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Forgive me if it sounds stupid but I really have to understand.. In my example, we are creating a stable coin on Stellar and the Compliance Protocol seems perfect for transactions between my company and other businesses that want to host my stablecoin.

Am I thinking right that I can perform my own due diligence on those businesses and audit their actual AML processes and then set up the compliance protocol so that the transactions only be allowed between mine and the selected businesses (the ones that I’ve okayed)?

If it’s a case, then doesn’t it mean that the users of my stablecoin will never be able to send it to, for example, a cold wallet or a p2p exchange because there won’t be any compliance server on the other side?

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Not sure if I got your question right, just see if it helps.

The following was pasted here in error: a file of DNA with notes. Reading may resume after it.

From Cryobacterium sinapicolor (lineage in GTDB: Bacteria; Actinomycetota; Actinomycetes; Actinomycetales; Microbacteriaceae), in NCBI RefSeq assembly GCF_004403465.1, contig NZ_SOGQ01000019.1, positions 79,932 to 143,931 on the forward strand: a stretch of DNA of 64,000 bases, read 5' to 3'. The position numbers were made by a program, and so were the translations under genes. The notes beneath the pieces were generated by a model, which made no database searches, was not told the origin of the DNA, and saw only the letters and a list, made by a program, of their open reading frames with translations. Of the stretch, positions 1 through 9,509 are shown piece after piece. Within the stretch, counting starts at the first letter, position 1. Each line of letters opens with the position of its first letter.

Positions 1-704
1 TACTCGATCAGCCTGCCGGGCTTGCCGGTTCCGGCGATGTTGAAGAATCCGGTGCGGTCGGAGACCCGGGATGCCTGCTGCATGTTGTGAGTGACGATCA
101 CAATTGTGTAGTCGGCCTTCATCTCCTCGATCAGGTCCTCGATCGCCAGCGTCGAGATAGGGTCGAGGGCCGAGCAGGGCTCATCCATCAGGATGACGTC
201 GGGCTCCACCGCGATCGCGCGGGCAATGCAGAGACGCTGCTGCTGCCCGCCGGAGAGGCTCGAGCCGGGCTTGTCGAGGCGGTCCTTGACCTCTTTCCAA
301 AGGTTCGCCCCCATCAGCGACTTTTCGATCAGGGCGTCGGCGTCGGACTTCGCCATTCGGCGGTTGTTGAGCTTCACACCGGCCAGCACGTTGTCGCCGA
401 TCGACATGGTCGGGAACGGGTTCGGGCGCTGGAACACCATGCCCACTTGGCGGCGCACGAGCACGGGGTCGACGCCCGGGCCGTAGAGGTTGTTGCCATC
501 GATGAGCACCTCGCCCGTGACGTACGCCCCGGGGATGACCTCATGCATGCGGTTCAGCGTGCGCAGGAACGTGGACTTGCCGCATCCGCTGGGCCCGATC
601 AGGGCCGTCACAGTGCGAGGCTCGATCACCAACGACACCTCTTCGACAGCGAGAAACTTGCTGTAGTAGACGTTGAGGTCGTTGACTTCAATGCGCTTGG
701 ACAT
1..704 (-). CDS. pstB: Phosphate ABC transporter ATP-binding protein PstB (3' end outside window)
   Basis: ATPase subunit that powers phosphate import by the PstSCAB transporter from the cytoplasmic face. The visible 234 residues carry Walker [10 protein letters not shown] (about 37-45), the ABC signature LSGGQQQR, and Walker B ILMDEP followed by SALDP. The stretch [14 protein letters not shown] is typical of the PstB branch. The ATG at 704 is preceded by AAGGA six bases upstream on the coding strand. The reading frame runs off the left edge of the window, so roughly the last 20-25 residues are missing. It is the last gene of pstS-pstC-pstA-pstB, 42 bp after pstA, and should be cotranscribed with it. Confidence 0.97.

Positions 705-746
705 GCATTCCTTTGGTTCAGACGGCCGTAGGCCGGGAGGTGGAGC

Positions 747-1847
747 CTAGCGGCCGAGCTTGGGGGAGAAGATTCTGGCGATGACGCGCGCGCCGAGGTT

I can perform my own due diligence on those businesses and audit their actual AML processes and then set up the compliance protocol so that the transactions only be allowed between mine and the selected businesses (the ones that I’ve okayed)?

Yes, capable.

the users of my stablecoin will never be able to send it to, for example, a cold wallet or a p2p exchange

Yes, or else you need to provide those parties some sort of way for your compliance protocol to work with.


Possible workaround: Use the authorization feature of "Allow Trust" and the "Set Options" operations. (see more here)

Brief steps:

  1. coin issuer: [Set Options] > [Set Flags] (see more here)

  2. customer: [Change Trust] > input issuer's public key & the coin

  3. coin issuer: [Allow Trust] > input customer's public key & the coin ; set flag=True

The customers/wallets/exchanges that are not yet allowed thru step 3 will be unable to handle (possess, receive, transfer) the coin. Only the allowed (trusted) customer can handle the specific coin.

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